Also new is CabinWatch, a new feature integrated into the center console’s eight-inch touchscreen that allows the driver to actually keep an eye on the kids by activating an infrared surveillance camera to any individual passenger, even zooming in and out with a fish-eye lens. Perfect for watching your kids.

If that doesn’t settle the ruckus down (“Mom, he touched me again!”) Honda introduces Cabin Talk on upper trim models. It uses the HandsFreeLink microphone in the front row to broadcast (speak) to the second and third row passengers through either the audio speakers, headphones, or both without raising your voice. If the kids are watching a movie or playing games on the rear entertainment system it automatically pauses and is muted when Cabin Talk is in use. Of course if they don’t respond, you can also use a verbal threat.

Finally an all-new feature standard on Odyssey EX and above trims is the CabinControl app. Downloadable on iPhone and Android phones, it allows passengers to use their smartphones to control a range of features like the front audio system, rear entertainment system, rear climate control; it can also look up an address or point of interest and send it to the vehicle’s navigation system. The Odyssey also has a 4G connection for WiFi inside the minivan.

Knowing how messy and dirty kids can get, Honda was the first to offer a vacuum in its minivan. Standard on Touring and Elite trim levels, the HondaVAC is improved for 2018 with more power, and operates with or without the vehicle running. For the record, Chrysler introduced a vacuum in its new Pacifica and boasts the longest hose in the business.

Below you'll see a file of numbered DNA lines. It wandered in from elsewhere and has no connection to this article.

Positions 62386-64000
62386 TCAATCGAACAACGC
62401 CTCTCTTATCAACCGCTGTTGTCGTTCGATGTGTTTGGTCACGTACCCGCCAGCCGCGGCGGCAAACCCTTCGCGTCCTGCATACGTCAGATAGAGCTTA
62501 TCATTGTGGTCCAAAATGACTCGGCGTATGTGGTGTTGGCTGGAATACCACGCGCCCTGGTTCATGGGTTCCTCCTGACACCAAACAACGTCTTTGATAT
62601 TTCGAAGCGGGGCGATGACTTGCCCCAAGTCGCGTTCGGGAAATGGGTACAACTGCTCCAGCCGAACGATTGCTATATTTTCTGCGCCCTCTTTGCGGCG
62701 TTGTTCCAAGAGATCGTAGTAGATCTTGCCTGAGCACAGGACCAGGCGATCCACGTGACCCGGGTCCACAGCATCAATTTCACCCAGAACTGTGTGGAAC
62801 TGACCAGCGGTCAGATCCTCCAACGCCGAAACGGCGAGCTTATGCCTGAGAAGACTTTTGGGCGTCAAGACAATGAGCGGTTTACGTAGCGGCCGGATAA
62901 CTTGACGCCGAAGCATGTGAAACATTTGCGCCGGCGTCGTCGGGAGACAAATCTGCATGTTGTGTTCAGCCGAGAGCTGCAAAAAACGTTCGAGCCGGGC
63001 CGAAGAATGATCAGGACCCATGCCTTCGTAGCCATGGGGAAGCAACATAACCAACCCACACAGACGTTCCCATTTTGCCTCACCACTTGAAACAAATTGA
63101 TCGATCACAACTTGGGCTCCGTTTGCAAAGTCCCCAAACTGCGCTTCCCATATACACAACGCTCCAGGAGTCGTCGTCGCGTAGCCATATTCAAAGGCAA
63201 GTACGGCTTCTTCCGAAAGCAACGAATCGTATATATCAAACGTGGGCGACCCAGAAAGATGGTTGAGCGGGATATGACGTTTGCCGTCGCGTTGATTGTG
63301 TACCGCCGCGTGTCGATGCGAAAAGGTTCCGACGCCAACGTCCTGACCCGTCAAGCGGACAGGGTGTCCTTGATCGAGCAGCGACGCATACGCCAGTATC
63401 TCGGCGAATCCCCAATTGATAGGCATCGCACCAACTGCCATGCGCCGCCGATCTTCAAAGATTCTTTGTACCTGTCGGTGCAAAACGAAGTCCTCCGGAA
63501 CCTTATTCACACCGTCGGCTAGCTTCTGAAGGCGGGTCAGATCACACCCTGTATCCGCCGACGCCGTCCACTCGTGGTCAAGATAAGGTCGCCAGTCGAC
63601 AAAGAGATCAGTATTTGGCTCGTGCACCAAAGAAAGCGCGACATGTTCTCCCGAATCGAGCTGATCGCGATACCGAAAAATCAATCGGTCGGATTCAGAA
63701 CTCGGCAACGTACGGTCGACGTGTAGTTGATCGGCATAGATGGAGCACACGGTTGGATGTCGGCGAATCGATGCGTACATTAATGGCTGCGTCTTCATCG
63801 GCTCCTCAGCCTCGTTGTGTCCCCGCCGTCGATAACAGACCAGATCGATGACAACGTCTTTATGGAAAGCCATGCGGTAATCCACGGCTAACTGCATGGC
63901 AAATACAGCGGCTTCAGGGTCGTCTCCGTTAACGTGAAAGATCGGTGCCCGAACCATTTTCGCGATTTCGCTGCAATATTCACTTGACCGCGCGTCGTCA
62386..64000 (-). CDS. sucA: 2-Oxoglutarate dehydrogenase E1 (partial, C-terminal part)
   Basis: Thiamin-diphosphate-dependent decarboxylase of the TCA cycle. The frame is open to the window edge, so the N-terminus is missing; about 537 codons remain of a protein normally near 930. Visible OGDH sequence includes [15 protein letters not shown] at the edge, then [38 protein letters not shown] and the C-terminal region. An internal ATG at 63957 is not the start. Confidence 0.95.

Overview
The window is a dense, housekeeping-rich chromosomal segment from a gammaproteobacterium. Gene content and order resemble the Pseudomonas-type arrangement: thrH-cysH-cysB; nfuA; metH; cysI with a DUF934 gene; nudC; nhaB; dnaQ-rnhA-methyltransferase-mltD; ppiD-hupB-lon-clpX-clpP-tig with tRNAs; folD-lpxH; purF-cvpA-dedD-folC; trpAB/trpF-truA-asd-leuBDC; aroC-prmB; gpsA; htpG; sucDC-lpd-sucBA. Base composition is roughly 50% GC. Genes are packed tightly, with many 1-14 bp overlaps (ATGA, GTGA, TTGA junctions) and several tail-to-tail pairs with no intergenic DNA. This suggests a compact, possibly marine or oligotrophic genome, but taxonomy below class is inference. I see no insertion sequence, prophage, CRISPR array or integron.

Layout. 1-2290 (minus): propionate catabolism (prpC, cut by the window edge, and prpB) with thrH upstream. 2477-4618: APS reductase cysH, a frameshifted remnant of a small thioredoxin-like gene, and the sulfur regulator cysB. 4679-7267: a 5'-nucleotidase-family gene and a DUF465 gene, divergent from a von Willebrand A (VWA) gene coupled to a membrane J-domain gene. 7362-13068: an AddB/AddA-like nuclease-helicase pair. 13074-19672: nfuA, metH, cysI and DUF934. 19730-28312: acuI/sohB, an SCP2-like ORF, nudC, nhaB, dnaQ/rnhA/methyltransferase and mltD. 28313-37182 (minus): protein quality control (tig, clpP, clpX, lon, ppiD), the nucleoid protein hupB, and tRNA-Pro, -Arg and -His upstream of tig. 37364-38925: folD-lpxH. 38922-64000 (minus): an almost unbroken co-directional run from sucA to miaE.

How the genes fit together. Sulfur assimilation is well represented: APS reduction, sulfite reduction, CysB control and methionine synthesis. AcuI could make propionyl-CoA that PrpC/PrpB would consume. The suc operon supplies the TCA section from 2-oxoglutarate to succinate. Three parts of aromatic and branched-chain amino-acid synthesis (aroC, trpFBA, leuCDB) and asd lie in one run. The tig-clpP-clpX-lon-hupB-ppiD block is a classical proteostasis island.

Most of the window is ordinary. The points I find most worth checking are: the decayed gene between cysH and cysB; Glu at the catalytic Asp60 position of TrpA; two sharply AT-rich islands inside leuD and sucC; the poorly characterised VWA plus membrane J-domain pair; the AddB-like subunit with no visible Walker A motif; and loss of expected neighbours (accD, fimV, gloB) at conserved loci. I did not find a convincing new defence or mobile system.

Powering the Odyssey is a 3.5-liter V-6 engine that produces 280 horsepower, up 32 from the previous model and connected to Honda’s first 10-speed automatic transmission for upper trim levels. A 9-speed automatic is standard on lower trim levels. Odyssey is front-wheel drive only.

Those familiar with the Odyssey will notice something missing — the dash mounted gearshift lever has been replaced by push buttons for Park, Neutral Drive and Sequential selections. Reverse is selected by pulling back on a dedicated switch.

Getting in and out of the Odyssey is easy, with large doors and a low doorsill. There’s a kick-to-lift feature on the rear liftgate that’s standard on higher trims.

Once inside and on the road we found the new transmission smooth with quick shifts and appropriate power, especially with the additional 32 horsepower. The ride is smooth, hiding most bumps and road imperfections, and, for its size, cornering felt confident and responsive. Visibility is excellent, the cabin pleasantly quiet.

In terms of safety features, Honda replaced its right-side-only Lane Watch system with blind spot monitoring. Automatic emergency braking and forward-collision warning are standard on all but the base trim level. It received a “Good” crash test rating from the Insurance Institute for Highway Safety.

Overall, there’s a lot to love about the completely redesigned 2018 Odyssey. And, yes, the styling is much improved over the previous generation. It’s a safe bet that it will deliver tens of thousands if not hundreds of thousands of trouble free miles to the delight of their owners — and continue to do it in complete obscurity.

Vital Stats
Base Price: $29,990 - $46,670
Price as Tested: $47,610
Seating: 8
Engine: 3.5-liter V6
Horsepower: 280
Transmission: 10 speed automatic
Fuel Economy: 19 MPG City – 28 MPG Highway

Competes With
Kia Sedona
Toyota Sienna
Chrysler Pacifica

Fab Features
Innovative seating configurations
Advanced convenience technologies
Now easier on the eyes

— Jim Prueter